Embassy Theatre: A Beloved Gem

The same community spirit that saved the Embassy Theatre from ruin also ushered it through the pandemic. Now its supporters are celebrating a return to full-capacity productions.

The Broadway at the Embassy series officially kicks off this fall and other events, films and shows are booked throughout the year and beyond, says Carly Myers, chief marketing officer for Embassy Theatre.

“We’re back to feeling pleasantly overwhelmed and are experiencing the anticipated activity that comes with the fall and winter seasons,” says Myers. “We’re treating the upcoming season as a regular season. We’re an organization of resiliency and were able to make it through the pandemic without furloughing people and shutting the doors.”

The theater is booking events well into 2023 and is talking about dates for the following year.

The Broadway series opens Nov. 3 with “Anastasia” and will continue with “Rent” on Nov. 20, followed by “Cats” Jan. 24 and “Hairspray,” “Waitress” and “Jersey Boys” next spring.

“We know Fort Wayne loves the classic Broadway hits and we try to get popular shows,” says Myers. “Our vision now and for the future is to offer some shows on two or more nights to give people more options to choose from.”

“Anastasia” transports the audience from the twilight of the Russian Empire to Paris in the 1920s, as a brave young woman sets out to uncover the mystery of her past and forge her future.

For more than 25 years, “Rent” has inspired audiences to choose love over fear and to live without regrets.

“Cats” is the story of one magical night when an extraordinary tribe of cats gather to rejoice and decide which cat will be reborn.

“Hairspray” follows 16-year-old Tracy Turnblad in 1960s Baltimore as she dances her way into changing the world with her big hair and big dreams.

“Waitress” tells the tale of Jenna, an expert pie-maker who dreams of using her talent to find her way out of her small town and rocky marriage.

“Jersey Boys” is the story of four “ordinary” guys whose extraordinary music transforms them into Frankie Valli and the Four Seasons.

When Fort Wayne began quarantine in March 2020, the staff kept working. By June, the theater was hosting events with reduced capacity and social distancing.

“When a lot of venues had to close, we were able to stay open because we have so much space,” explains Myers. “We partnered with local organizations to host events here because they couldn’t take place where they were, and we just figured out how to make things happen. We worked closely with the health department and set up COVID-19 protocols. It was different, but we were determined, and the community was very supportive.”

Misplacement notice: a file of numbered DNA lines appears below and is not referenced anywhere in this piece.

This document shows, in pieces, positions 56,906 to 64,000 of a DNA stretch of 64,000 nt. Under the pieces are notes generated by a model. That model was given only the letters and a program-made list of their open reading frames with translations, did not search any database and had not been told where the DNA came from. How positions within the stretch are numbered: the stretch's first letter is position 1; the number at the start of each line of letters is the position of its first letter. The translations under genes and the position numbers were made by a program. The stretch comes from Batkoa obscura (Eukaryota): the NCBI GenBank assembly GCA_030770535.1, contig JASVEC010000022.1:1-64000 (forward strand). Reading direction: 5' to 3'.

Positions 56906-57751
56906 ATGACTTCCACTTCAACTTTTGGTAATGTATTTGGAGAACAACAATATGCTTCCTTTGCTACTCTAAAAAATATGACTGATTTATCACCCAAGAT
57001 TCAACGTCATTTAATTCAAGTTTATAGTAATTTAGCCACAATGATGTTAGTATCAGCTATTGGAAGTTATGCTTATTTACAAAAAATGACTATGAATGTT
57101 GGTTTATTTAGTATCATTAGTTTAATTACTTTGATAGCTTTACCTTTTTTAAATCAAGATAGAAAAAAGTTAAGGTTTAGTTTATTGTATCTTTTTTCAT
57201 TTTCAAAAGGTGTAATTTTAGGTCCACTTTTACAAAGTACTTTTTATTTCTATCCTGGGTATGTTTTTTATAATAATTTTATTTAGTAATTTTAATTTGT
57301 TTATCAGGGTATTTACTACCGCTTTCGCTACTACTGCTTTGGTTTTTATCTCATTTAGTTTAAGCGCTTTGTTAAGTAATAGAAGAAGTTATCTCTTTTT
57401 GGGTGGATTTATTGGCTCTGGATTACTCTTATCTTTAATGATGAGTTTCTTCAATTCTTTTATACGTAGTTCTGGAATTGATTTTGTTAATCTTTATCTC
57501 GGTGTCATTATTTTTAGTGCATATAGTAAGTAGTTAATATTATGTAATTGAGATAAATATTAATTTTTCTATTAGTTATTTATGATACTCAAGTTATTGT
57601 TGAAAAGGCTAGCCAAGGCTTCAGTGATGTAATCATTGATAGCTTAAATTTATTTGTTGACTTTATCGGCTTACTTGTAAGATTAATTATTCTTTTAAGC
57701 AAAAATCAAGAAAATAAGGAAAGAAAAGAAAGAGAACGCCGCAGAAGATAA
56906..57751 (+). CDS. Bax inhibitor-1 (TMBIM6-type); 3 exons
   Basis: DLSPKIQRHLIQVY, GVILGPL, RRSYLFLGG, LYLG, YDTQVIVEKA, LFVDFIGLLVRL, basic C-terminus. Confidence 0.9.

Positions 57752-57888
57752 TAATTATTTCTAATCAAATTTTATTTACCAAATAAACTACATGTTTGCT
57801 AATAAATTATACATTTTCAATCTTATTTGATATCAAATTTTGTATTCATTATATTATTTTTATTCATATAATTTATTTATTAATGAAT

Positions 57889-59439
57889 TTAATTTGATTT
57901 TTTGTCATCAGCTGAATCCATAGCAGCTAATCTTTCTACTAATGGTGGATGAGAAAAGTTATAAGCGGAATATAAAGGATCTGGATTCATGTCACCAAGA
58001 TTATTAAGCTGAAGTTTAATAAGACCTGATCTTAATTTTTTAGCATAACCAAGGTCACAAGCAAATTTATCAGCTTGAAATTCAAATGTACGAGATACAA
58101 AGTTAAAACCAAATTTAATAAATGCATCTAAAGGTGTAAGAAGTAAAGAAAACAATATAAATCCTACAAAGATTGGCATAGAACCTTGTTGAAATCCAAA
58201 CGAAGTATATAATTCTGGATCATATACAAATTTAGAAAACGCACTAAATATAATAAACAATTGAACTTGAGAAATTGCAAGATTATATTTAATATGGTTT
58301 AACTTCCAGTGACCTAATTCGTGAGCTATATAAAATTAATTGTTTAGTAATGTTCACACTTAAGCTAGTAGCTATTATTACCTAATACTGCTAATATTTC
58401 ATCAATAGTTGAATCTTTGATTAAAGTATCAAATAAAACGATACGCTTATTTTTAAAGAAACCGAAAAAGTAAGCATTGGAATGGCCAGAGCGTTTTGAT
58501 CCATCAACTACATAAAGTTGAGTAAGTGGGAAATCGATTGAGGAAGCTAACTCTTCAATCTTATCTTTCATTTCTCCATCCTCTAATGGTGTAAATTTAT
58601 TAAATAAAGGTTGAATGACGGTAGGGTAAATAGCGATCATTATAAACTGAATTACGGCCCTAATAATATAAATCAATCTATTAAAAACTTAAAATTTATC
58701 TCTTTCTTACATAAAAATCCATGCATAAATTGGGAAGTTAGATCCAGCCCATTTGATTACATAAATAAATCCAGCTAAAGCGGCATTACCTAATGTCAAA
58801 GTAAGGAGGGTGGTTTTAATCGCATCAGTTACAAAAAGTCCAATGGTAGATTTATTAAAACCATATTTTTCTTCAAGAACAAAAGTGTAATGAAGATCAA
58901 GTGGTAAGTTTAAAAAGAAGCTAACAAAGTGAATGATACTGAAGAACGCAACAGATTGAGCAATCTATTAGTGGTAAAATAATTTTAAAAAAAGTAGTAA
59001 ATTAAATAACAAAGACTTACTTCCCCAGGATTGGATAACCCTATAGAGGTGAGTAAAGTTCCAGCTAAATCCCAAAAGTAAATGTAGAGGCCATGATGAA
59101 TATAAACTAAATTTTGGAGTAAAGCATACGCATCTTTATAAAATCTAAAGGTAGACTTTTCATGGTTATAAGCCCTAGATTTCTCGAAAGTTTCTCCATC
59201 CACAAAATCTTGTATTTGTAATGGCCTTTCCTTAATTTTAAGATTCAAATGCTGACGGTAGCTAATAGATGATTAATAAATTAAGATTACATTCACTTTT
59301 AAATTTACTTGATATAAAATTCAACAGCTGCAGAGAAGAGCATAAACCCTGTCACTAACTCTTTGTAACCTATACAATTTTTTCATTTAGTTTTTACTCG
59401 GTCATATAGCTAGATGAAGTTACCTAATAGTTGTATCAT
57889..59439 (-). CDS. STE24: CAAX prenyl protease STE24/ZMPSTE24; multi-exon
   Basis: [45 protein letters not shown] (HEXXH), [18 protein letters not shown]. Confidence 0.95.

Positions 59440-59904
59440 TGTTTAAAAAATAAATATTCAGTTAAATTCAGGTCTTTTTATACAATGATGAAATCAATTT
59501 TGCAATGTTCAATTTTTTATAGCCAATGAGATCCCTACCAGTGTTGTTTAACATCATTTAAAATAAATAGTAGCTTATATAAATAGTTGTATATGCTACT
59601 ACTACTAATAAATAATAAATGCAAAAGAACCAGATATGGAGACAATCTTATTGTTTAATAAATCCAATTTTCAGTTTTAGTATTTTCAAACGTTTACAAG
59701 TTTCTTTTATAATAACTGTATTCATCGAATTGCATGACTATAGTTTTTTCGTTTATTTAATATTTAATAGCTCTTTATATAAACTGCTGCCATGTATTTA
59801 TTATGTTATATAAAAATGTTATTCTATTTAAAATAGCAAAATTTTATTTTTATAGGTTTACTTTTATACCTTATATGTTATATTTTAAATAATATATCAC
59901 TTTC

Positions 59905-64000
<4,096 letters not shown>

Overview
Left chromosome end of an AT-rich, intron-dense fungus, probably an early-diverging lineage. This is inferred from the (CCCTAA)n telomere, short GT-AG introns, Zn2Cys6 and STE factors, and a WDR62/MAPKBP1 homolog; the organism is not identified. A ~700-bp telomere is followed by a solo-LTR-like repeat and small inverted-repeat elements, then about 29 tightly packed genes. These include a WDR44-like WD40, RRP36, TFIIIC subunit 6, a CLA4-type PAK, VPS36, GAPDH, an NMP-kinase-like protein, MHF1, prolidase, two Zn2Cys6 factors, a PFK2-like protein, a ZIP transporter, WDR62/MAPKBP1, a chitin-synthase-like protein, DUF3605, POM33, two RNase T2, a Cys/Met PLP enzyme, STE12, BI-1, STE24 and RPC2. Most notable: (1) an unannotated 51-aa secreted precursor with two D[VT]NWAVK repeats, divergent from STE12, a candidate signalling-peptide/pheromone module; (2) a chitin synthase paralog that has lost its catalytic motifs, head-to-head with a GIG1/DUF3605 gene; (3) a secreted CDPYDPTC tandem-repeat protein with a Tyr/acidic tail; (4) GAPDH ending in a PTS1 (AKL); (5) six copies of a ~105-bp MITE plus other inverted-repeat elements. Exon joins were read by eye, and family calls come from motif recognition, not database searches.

The 2,471-seat theater is large enough to attract national acts, but small enough to give audiences an intimate experience and tout, “There’s not a bad seat in the house.” A former seven-story hotel wraps around the north and west sides of the theater and has been transformed into business offices, a two-story ballroom, and other rental spaces. A rooftop patio is rented out for weddings and other events.

Although many people are eager to get back to in-person events, the theater is also working to determine how virtual productions can serve the community, especially rural residents and aging populations, says Myers.

The theater’s history began with the opening of Emboyd Theatre in May 1928 as a movie palace and vaudeville venue. For 25 years, it hosted the brightest stars of stage and screen, such as Perry Como, Lawrence Welk, Louis Armstrong, Tony Bennett, Doris Day, Duke Ellington, Red Skelton, Victor Borge and Bob Hope, who made his first emcee appearance in Fort Wayne. Alliance Amusement Corporation purchased the venue in 1952, changed its name to Embassy Theatre and continued operating it as a movie palace. The ornate pipe organ, originally used for providing a score during silent films, was preserved by a group of local organ enthusiasts.

When the theater faced the wrecking ball, as had been the fate of some of its peers, a handful of community leaders and volunteers formed the Embassy Theatre Foundation in 1972 with a goal of protecting and preserving both the building and the organ.

With just two days to spare, $250,000 was raised to rescue the building from demolition. It was added to the Register of Historic Places in 1975. Soon, many fundraisers were established, such as the annual Festival of Trees, which is still held today.

Major renovations continued and dedicated volunteers have kept the theater vibrant as the place of education, entertainment and inspiration it is today.

Learn more about all upcoming events and how you can help to support this community gem at fwembassytheatre.org. ❚